A people first approach is another employee engagement trend which has flipped from desirable to essential in 2021. The reasons are the same – the fight for talent and a rise in employee expectations.
The ethos of creating a positive company-wide culture is still relatively new. In the late 20th century, many organisations looked to improve the employee experience, but few joined up the dots and realised just how important engagement was.
One of the most influential works on employment engagement was published in 1999 by the Institute of Employment Studies (IES). It was one of the first major papers that firmly established the link between a positive organisation culture and benefits such as employee retention, lower absenteeism, higher sales and profitability, and better customer satisfaction scores.
The authors drew on a wealth of resources, yet noted that: “Only seven articles among those collected investigate the effect of employee attitudes on organisational performance and most of these have been published in the last couple of years.”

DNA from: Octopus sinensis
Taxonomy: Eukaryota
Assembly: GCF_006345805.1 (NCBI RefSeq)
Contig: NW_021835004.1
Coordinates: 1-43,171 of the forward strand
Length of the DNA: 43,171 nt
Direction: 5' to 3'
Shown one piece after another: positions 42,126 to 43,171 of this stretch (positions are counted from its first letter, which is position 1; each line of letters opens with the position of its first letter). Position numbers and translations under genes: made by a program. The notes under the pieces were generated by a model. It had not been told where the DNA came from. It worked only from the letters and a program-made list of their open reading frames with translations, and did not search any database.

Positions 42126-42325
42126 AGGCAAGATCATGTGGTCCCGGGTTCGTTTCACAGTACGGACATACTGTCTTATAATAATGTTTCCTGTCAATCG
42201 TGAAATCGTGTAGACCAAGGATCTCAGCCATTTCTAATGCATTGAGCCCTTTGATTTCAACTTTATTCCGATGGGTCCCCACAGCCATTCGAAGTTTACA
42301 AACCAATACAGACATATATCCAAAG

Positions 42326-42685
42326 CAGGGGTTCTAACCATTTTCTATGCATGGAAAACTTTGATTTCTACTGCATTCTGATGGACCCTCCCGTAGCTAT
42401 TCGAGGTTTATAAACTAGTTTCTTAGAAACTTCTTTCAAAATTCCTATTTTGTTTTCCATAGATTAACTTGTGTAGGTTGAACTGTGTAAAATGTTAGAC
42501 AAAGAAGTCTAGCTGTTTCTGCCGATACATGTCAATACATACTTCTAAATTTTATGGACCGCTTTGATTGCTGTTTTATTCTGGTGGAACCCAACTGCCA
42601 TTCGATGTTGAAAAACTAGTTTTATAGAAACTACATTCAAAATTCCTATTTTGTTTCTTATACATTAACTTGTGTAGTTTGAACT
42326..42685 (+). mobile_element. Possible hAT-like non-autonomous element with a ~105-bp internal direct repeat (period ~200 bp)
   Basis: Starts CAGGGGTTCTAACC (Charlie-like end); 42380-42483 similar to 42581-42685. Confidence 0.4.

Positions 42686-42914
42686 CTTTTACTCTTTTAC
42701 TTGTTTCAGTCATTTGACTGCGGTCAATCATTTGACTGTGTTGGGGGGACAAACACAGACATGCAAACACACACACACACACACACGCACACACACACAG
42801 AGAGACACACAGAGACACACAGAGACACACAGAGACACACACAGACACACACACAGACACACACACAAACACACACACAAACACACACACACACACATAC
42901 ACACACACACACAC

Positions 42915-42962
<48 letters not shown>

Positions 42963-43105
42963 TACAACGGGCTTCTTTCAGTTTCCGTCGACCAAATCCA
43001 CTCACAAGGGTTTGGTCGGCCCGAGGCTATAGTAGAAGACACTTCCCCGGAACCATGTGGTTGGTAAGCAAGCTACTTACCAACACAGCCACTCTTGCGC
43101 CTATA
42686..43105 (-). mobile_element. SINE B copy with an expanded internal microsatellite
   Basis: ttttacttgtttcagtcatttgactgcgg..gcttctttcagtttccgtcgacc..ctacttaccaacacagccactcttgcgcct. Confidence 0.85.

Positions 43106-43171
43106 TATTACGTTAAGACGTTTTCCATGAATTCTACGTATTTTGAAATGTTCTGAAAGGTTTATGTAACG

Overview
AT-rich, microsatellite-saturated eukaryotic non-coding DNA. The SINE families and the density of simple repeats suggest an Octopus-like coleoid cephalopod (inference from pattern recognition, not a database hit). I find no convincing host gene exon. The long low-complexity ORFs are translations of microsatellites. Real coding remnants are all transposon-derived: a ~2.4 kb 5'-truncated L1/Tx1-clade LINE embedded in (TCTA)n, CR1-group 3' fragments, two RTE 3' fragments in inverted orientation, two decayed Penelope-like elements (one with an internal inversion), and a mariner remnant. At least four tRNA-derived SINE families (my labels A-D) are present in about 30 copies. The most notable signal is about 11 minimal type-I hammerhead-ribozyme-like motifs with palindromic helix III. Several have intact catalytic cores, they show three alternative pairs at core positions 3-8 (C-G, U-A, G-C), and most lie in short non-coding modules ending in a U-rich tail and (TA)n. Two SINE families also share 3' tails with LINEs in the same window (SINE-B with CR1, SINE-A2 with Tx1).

Just over 20 years later, the link between employee engagement and productivity is so well established that it is accepted as a given.
#3 – DEI – a top priority for organisations
Another essential element of company culture that has accelerated in the last couple of years is the importance of diversity, equity and inclusion. However, this is much more than simply an employee engagement trend and should be a top priority in all organisations. Not only is it a legal and ethical requirement, but DEI delivers greater levels of innovation, talent, profitability, and employee engagement.
DEI is hardly a new concept – organisations have been working to remove discrimination and unconscious bias for some time now. But important social and political movements, such as BLM, #MeToo, and transgender equality mean that momentum has gained pace, and led to important demands from the workforce.
Diversity, equity and inclusion matters. Multiple surveys have shown that millennials are significantly more likely to consider diversity and inclusion an important factor when considering a new job. In an employee’s market it is critical that businesses listen to the demands of the workforce.